Noella's Fight for Orphan Girls in Congo

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Noella Coursaris is an internationally acclaimed model who is using her celebrity for the benefit of underprivileged children and women in her birthplace of the Democratic Republic of the Congo (DRC). Motivated by her personal experience as a young girl who lost her father at the age of five and was sent away to Europe by her Congolese Mother who was too poor to raise her on her own, Coursaris says:  "I believe that if my mother had an education at the time my father died, she would have been able to support me and keep me," Coursaris says.


Although educated in Belgium and Switzerland, Noella is passionate about her birth country to which she now returns up to four times a year. After her first return visit at the age of 18, Coursaris founded the Georges Malaika Foundation, named after her late Greek-Cypriot father. The foundation supports the education of young girls from the DRC who have been abandoned, sexually abused or accused of witchcraft, paying for their education and meals.


With a focus on empowering young girls through education and raising the literacy rate for Congolese women, Coursaris says of the Foundation "We believe that showing the culture and the creativity of the Congolese orphans and girls through education they will know how to manage themselves -- they will have an education, they will have work one day and they will be able to have a voice politically, economically, socially". The foundation is also involved in the construction of an ecological school for 100 children in the Katanga province in the south of the DRC, the area where Coursaris herself was born and spent her early childhood. Coursaris recently addressed UNICEF and the Congolese Parliament on issues confronting underprivileged girls.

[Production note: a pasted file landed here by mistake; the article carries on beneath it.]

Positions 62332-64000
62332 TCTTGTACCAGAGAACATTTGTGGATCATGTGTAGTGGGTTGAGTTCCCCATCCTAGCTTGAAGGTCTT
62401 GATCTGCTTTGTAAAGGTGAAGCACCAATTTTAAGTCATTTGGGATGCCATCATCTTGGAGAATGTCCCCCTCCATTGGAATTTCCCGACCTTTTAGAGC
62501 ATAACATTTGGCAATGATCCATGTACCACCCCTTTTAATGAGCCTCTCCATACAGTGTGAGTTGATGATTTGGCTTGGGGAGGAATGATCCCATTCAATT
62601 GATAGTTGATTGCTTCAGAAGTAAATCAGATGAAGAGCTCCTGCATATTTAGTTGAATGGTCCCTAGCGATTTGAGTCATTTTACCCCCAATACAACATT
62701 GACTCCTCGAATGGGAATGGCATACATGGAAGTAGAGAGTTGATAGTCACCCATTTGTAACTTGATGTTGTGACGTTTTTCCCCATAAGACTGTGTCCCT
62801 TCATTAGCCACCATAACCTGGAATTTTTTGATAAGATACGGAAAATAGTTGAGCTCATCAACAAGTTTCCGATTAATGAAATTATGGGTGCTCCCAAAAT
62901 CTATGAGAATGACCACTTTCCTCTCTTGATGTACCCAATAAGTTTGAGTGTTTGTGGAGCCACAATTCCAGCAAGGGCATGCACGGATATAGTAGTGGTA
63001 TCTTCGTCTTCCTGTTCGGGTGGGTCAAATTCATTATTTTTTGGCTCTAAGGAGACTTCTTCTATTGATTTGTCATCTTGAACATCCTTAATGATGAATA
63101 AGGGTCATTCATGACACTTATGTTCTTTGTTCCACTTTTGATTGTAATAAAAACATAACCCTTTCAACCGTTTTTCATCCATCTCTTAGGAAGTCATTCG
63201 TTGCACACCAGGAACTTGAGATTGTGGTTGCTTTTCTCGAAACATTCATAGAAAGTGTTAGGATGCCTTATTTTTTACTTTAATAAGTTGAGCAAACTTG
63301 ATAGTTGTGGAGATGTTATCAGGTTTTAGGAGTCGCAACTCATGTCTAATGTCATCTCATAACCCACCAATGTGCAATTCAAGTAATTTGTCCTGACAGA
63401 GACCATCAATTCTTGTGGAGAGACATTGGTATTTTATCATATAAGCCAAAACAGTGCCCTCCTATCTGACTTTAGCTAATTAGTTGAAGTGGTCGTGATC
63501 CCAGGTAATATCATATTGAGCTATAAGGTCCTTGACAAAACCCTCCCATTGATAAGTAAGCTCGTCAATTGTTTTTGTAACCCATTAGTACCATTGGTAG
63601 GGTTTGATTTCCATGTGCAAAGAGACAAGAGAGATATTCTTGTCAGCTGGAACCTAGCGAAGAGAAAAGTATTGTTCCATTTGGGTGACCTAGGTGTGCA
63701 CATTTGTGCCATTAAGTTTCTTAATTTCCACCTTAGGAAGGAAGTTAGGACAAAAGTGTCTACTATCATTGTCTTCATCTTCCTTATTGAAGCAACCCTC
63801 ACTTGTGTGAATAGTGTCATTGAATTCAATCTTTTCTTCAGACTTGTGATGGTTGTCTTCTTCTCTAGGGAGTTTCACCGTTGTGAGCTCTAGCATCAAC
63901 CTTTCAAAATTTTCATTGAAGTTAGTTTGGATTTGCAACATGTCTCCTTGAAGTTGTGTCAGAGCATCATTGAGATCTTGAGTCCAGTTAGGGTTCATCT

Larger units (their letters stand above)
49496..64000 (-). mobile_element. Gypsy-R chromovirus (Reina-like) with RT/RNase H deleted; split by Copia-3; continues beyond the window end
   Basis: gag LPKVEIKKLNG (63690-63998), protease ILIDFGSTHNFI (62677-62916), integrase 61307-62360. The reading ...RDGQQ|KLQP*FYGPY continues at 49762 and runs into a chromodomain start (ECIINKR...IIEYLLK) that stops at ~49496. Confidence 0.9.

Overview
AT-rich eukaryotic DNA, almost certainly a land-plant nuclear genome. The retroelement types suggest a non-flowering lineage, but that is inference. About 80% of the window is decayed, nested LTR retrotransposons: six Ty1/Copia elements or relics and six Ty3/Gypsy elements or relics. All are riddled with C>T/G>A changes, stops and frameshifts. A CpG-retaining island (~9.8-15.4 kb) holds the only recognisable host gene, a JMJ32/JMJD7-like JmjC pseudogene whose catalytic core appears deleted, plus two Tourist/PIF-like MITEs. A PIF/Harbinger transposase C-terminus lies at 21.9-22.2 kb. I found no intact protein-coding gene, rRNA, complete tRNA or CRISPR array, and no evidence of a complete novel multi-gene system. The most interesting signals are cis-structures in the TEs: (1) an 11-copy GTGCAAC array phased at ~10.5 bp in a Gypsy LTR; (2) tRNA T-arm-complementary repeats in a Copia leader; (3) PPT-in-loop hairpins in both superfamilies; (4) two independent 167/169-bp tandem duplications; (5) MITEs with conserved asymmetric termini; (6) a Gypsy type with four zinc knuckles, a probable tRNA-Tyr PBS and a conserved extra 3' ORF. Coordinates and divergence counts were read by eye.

"I think it's very important that people have education, to stay in the country to make progress, to make the country progress," Coursaris says. "If everyone who has education leaves, the country will stay the same."

 

Now raising her own son Mapendo whose name means "love" in Swahili, Coursaris believes in her home country in spite of the DRC's well-documented problems and hopes her son will experience the DRC as a very different country. "When he is my age I want him to see a new Congo, with a strong leadership, with a lot of schools all over Congo.” She adds: "It is important that we have infrastructure and that we are developed but it is very important that we keep our integrity, that we keep our identity. It's important that we keep our culture."

- CNN

Last Updated on Thursday, 27 January 2011 21:28
Written by Samira I-Hassan


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